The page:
I spent almost another full year in Göttingen with Hoquel, whom I have already mentioned several times above; I was drawn to him from the outset, and we soon became the closest of friends. His father, a German, had acquired great wealth in Lisbon and wanted his son, on whose education he had spent considerable sums by sending him to Germany with a private tutor when he was still a boy, to pursue a diplomatic career in a Protestant country; and, indeed, this young man seemed to possess the most excellent talents for such a career.
His external appearance made an advantageous impression even at first glance. He was of medium stature, quite handsomely built, and was skilled in all the physical sports. His fair hair and white skin certainly did no harm to the appearance of his face, in which nobility and refinement predominated, while the gleem in his eye and the paleness of his face betrayed an inner fire whenever he was emotionally moved. He spoke fluent English and French, expressed himself elegantly in German, and was welcome in every society because of his gift of easy conversation.
(Taschenbuch für das Jahr 1810: Der Liebe und Freundschaft gewidmet [Frankfurt]; Inhaltsverzeichnis deutscher Almanache, Theodor Springmann Stiftung):
His father’s plans for him, however, were not his own. His ambition was focused on nothing less than a reform to which he wanted to contribute in his fatherland, Portugal. At his mother’s death bed, he had promised her, a Portuguese, that he would convert to Catholicism, and it was through such a change of religion that he hoped to pave the way to influential posts for himself.
Several distinguished Portuguese whom he met abroad, including, I believe, a certain Count Oynhausen, had encouraged these ambitions. These acquaintances had familiarized him in detail with the situation at court and with the character and weaknesses of persons one might exploit or whom one would need to topple in order to gain power and introduce a new order with the concurrence of the nation itself. He spoke enthusiastically about this nation’s talents and about the immeasurable advantages a more efficacious and expedient treatment of its colonies might bring about for it.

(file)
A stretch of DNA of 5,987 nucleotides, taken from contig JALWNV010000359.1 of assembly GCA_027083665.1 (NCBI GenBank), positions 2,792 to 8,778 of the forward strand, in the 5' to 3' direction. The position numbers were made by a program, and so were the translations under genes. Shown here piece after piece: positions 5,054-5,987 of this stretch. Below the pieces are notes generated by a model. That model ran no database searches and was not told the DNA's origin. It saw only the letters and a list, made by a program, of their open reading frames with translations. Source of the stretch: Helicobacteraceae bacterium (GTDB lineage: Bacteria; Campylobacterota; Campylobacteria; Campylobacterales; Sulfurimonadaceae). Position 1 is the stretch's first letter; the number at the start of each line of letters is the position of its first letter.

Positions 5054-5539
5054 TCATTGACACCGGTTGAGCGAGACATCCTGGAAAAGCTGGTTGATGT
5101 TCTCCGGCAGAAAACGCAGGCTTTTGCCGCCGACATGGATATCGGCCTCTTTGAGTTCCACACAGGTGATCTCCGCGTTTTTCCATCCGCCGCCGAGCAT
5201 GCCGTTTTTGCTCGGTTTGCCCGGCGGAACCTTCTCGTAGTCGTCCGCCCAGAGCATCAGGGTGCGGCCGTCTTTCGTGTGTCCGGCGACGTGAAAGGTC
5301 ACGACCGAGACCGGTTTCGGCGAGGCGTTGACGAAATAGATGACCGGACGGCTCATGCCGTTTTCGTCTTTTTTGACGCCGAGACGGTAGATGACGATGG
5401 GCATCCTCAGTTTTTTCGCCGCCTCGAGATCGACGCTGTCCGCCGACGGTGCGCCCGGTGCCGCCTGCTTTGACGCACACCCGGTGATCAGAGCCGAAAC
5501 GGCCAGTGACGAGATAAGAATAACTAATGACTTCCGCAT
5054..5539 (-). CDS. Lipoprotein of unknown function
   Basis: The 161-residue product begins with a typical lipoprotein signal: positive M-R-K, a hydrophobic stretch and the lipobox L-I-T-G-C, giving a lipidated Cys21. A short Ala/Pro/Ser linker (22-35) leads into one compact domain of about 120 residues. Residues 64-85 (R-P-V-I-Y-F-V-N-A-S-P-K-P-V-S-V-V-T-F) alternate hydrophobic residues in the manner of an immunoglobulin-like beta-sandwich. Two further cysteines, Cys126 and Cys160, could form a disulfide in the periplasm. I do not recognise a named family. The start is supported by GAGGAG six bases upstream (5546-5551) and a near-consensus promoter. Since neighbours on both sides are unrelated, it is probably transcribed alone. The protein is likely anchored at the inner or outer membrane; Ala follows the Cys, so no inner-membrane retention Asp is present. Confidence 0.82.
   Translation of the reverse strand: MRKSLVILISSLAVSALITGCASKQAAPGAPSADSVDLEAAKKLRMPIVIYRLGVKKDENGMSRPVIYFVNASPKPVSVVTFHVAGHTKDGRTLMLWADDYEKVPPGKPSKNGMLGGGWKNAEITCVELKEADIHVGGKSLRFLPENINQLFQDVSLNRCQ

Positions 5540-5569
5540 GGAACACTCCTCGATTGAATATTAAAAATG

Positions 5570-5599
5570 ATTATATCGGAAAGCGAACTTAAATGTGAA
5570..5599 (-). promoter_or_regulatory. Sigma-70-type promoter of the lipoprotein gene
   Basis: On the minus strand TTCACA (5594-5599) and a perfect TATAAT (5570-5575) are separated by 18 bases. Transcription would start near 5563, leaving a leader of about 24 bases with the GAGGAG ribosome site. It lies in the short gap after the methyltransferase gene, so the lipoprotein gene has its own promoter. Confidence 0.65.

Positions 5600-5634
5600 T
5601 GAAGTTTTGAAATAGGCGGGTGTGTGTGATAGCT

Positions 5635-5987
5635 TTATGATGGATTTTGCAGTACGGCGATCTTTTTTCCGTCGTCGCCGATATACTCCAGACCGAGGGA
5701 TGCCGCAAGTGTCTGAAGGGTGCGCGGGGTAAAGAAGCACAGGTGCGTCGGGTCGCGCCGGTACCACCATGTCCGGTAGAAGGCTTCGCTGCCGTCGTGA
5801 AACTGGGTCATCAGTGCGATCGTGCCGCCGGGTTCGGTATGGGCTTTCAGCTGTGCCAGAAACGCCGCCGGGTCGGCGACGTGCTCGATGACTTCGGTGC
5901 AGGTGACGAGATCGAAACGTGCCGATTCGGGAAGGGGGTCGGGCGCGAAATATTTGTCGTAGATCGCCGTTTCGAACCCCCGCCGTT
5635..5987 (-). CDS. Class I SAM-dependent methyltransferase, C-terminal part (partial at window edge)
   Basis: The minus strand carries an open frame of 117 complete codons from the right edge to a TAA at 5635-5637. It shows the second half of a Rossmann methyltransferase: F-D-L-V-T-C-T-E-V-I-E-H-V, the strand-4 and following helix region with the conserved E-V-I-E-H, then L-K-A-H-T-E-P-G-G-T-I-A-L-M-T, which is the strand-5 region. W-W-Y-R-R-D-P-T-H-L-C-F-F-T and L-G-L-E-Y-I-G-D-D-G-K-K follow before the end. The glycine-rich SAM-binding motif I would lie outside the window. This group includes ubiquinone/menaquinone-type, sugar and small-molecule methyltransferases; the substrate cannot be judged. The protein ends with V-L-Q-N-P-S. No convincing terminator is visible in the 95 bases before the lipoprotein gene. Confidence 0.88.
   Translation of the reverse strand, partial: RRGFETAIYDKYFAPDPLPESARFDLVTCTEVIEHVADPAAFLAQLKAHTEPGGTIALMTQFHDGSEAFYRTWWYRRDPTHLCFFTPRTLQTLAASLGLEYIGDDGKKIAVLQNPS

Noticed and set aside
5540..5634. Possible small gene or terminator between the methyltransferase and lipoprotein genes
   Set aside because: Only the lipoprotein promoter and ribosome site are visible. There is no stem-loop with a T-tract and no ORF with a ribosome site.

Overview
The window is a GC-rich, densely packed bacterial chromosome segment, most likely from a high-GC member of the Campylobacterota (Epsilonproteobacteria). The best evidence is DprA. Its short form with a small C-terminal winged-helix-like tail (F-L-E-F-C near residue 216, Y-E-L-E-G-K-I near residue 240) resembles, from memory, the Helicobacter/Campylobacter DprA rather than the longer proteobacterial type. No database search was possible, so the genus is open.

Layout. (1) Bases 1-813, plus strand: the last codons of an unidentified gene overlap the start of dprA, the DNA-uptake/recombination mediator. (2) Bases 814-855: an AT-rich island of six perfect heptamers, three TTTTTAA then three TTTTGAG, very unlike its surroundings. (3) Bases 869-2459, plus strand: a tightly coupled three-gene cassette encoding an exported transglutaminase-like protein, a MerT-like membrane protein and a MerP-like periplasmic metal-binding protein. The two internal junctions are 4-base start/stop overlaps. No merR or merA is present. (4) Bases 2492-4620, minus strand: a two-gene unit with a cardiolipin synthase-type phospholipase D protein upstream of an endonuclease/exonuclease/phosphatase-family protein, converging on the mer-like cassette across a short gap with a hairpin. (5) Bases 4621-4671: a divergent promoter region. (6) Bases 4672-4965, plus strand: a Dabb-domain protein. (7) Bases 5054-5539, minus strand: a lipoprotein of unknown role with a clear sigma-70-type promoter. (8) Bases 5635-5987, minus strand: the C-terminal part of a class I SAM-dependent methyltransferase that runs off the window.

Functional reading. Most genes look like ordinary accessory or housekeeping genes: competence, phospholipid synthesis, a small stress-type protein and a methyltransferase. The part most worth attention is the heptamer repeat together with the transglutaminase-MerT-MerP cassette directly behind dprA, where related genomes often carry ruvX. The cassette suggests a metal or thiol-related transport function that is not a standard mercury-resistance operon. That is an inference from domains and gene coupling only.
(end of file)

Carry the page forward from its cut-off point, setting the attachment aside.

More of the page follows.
Countless revolutionary ideas were already fermenting in his head. He was familiar with the stories of all the plots. His favorite books included the memoires of Cardinal Retz.  The direction this focus had given his understanding had sharpened his sense of observation quite early and developed in him a considerable adroitness at picking up on and exploiting a person’s weaknesses to his own ends. He always welcomed an intrigue through which something good might be attained. Although he would never have used this talent for low, selfish purposes, things were quite different when ambitious purposes were involved, and such was indeed already the case with respect to satisfying a passion of a different sort.
To wit, shortly after his arrival in Göttingen he became quite seriously attracted to a very bright and lively young girl, Lotte Michaelis, who later captivated several other distinguished young men as well, including Alexander von Humboldt [who studied in Göttingen beginning in April 1789]. Despite the anxious concern of her parents, and the jealous attention of her elder sister [Caroline], he still managed to find ways to maintain contact with her, so that the family finally decided to remove the girl from Göttingen altogether and to carefully guard the secret of her new whereabouts; through collusion with certain people in the house, however, he soon succeeded in discovering the locale.
(Jakob Gottlieb Thelott, Liebespaar mit Dienerin [ca. 1728–60]; Herzog Anton Ulrich-Museum; Museums./Signatur JGThelott WB 3.3):
She was living with an aunt in Gotha, and he immediately took the opportunity provided by the next academic break to travel there; he sought out the aunt and would not be deterred by any difficulties, until finally he had so charmed the aunt that she herself looked favorably on the young couple’s amorous inclinations.
Hoquel’s entire soul was captivated by this passion, and this relationship, had it continued, would presumably have taken his own fate in a completely different direction. But he discovered quite by accident that the object of his inclination in Gotha had hatched yet a second intrigue [presumably with August Kotzebue; see Therese Forster’s letter to Samuel Thomas von Sömmerring (letter 98a), and Kotzebue’s own letter to a Göttingen student on 22 October 1781 (letter 25a)], and after vehement inner struggles he completely withdrew from this relationship.
 Jean François Paul de Gondi de Retz, Mémoires de monsieur le cardinal de Retz (Amsterdam 1717). Back.
Translation © 2011 Doug Stott